Here’s a history lesson for you all, if you didn’t know: country music was created by Black people. Just ask Ken Burns. His 2019 docuseries, Country Music, spent 16-hours covering a century of the Grand Ole Opry-esque genre with the same painstaking attention to detail seen in his other award-winning series, such as the The Central Park Five. “The fact somebody has walked into country music, that is not of the color that people presume the people of country music are, and just said, ‘I’m home’ — that is great,” Burns said about Lil Nas X in a Pitchfork video released June 2019. “This is where we need to go.”

From “Old Town Road” to “You Win Again” by Ray Charles, country and western music is indebted to African and Black American traditions. Stars like DeFord Bailey and Charley Pride spent their lives marginalized, despite being pioneers in their own right. And besides those two musicians, Darius Rucker and recently Kane Brown are the only other Black members to grace the Opry stage. Other rising Black artists have put some much needed “paint where it ain’t,” enabling them to dominate the country music charts irrespective of era.

Yes, country music is experiencing some history-making changes that cannot be ignored. Here are 5 Black artists who are influencing and reshaping the vibrations of the contemporary country sound. If you don’t know, now you know.

1. Mickey Guyton

Mickey Guyton is a singer-songwriter who has blossomed under the spotlight whenever given the opportunity. Her 2015 single, “Better Than You Left Me” gave flashes of brilliance as critics called her a hybrid of LeAnn Rimes and Whitney Houston. But when she took the stage at The Ryman in Nashville, Tennessee, and performed “What Are You Gonna Tell Her?”—the makings of a country superstar were shone. And when continual threats to Black survival paused the music industry, Guyton’s song “Black Like Me” appeared, without promotional fanfare, and sparked a moment that led to her becoming the first Black female solo artist to earn a country music Grammy nod.

2. Cedric Burnside

The grandson of blues legend RL Burnside, Cedric Burnside proudly carries the mantle of the M-I-crooked-letter with him whenever he records. Molding his own signature hypnotic vocals into the respect he has for country blues, Cedric expands the sonic landscape in a way not too many other artists can do. “Step In,” which was recorded at Memphis’ iconic Royal Studios, conjures emotions that cannot quite be put into words. Either live or on record, the guitarist and songwriter can connect the past while ushering the genre into a beautifully Black future.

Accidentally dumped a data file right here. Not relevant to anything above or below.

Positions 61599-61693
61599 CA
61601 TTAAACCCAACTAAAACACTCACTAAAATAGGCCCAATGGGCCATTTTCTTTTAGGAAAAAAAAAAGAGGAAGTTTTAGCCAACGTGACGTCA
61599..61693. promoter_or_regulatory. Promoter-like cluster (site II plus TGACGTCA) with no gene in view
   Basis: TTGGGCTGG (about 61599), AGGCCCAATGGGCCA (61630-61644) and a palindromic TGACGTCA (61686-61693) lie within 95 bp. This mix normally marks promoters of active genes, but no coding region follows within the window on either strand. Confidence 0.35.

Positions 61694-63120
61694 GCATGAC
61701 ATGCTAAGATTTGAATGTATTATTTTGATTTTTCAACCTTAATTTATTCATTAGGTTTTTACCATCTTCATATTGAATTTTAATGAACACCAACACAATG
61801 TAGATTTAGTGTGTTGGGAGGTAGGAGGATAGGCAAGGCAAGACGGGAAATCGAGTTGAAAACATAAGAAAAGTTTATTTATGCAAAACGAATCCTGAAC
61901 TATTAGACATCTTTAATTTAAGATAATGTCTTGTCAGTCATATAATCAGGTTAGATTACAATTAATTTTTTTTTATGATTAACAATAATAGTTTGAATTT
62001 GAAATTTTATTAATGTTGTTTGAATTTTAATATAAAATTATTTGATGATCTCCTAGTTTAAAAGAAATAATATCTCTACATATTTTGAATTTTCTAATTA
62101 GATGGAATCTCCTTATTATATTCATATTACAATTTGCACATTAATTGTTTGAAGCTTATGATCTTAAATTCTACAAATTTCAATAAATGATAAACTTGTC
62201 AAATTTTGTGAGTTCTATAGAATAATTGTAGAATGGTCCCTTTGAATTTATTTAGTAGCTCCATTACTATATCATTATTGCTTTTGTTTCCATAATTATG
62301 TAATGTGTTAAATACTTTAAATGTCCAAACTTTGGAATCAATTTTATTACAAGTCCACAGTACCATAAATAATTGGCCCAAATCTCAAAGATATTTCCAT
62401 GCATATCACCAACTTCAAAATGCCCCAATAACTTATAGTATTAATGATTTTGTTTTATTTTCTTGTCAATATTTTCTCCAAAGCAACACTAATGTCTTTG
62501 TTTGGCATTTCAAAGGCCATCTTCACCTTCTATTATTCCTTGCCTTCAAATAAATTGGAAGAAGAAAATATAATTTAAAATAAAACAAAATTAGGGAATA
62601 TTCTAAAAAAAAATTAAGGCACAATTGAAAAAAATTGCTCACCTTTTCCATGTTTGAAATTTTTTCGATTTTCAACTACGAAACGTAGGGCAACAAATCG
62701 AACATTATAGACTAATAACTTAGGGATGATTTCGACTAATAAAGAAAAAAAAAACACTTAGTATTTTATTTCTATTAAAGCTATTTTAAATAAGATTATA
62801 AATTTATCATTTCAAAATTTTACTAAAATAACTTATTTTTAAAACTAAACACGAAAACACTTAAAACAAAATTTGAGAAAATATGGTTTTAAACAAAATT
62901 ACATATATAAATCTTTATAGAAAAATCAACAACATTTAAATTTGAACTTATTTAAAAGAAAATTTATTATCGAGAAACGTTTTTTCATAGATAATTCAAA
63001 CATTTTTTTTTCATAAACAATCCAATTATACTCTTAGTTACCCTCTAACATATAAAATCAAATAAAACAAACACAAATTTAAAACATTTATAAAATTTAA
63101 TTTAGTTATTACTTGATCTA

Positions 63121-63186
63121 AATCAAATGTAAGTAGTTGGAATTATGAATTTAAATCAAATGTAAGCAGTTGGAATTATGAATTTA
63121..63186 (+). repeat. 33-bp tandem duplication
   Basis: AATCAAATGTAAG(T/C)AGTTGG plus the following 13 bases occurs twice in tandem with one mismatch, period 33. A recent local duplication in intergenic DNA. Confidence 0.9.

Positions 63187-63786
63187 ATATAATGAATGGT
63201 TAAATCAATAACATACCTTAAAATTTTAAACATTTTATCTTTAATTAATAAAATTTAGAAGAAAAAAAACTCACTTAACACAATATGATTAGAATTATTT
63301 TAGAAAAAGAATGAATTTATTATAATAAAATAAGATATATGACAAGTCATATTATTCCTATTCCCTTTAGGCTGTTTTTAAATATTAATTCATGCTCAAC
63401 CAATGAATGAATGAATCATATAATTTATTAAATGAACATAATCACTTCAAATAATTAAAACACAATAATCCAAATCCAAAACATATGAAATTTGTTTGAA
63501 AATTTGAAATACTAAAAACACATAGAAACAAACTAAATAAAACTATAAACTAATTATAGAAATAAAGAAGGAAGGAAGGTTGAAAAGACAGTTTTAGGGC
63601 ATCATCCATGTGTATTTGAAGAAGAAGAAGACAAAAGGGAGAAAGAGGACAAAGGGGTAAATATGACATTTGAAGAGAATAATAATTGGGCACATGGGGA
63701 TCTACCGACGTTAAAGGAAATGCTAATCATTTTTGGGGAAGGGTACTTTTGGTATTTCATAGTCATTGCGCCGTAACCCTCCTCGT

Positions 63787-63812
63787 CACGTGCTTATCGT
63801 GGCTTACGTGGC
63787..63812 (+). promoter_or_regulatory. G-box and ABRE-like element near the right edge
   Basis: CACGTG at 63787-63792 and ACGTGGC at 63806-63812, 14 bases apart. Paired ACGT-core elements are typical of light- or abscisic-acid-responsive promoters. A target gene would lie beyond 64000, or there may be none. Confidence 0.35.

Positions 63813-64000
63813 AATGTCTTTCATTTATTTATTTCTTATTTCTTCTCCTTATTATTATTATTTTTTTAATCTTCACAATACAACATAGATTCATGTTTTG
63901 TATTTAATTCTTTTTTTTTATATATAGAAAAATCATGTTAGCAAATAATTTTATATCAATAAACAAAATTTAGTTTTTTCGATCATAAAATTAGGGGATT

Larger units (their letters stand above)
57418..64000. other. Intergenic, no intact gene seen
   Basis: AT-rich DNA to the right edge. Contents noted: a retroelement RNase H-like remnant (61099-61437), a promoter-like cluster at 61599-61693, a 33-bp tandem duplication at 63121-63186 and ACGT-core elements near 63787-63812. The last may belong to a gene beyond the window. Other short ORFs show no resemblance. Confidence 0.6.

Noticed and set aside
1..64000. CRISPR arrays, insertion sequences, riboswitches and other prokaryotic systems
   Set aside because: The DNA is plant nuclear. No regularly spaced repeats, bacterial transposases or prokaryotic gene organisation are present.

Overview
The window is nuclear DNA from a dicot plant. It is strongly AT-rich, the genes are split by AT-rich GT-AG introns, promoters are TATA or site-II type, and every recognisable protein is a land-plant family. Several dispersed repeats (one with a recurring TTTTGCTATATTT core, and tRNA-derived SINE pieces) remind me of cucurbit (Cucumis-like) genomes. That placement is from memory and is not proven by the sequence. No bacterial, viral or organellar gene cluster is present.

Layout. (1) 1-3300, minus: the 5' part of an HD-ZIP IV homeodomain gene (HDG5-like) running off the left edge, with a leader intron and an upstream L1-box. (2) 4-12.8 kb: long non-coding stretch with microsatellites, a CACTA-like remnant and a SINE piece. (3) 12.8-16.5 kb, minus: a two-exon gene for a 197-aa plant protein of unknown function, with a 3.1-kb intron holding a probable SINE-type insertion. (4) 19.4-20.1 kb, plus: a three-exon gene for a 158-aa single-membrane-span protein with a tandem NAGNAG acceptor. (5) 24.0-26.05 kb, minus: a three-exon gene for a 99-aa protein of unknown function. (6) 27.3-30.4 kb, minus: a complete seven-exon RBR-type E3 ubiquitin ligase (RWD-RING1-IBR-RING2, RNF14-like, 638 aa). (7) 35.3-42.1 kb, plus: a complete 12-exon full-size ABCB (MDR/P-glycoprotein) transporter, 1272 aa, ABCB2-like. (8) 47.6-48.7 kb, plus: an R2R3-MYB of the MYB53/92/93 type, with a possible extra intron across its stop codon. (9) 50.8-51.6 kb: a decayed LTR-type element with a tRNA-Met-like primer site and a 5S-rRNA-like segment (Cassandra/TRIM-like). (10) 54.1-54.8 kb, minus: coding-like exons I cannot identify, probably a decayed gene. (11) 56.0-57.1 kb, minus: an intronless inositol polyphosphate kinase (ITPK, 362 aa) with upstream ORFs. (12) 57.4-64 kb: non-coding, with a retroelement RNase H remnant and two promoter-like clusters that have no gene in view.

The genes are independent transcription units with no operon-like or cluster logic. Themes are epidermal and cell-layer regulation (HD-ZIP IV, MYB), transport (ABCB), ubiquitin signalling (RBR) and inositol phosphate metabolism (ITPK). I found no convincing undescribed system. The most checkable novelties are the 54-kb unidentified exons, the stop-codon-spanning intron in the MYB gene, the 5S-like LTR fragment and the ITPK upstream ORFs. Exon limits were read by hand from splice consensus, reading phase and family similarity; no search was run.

3. Amythyst Kiah

Amythyst Kiah is done hiding in plain sight. A Chattanooga original, Kiah spent 10 years of relentless touring at a time when the spotlight wasn’t guaranteed for country musicians like her. Out and proud, a powerful collaboration as Our Native Daughter (a folk group with Rhiannon Giddens, Leyla McCalla, and Allison Russell), and a Grammy nod for Best American Roots Song ensured that Amythyst Kiah was committed to shaping the present day identity of Black women. “Black Myself,” a stunning original composition, has centered Kiah’s musical and songwriting abilities as something to no longer be ignored by anyone in the music world.

4. Robert Finley

A true blue Louisiana soulman, Robert Finley launched a full-time music career in his 60s after being diagnosed as legally blind. Sharecropper’s Son, a new record out on May 21, found the formidable vocalist collaborating with Akron’s own Dan Auerbach of the Black Keys and taking listeners on an audio autobiographical journey. While the delineations between country, blues, R&B and soul may matter to hardcore music snobs, they don’t with Robert Finley. Blessed with a mesmerizing voice and an engaging story to tell, this singer-songwriter defies categorizing and just makes Black music that feels good.

5. Willie Jones

Dressed head-to-toe in Dolce & Gabbana, Willie Jones, a country singer from Shreveport, Louisian, had all the smoke ready for any critic who says his music is not country. “I don’t give a damn,” the 23-year-old said at the end of “Right Now Rodeo,” a Spotify short film that showcases his budding stardom at a ranch outside of Nashville—and rightfully so. In an industry where change is inevitable, Jones is part of the growth of the genre. Where Lil Nas X and Mickey Guyton proved country music could go into dizzying heights in pop culture, Jones is pure outlaw country, a renegade who only wants to push the genre to change and move forward. “We can’t stop,” he told PEOPLE. “We got to keep going because we’re part of the story.”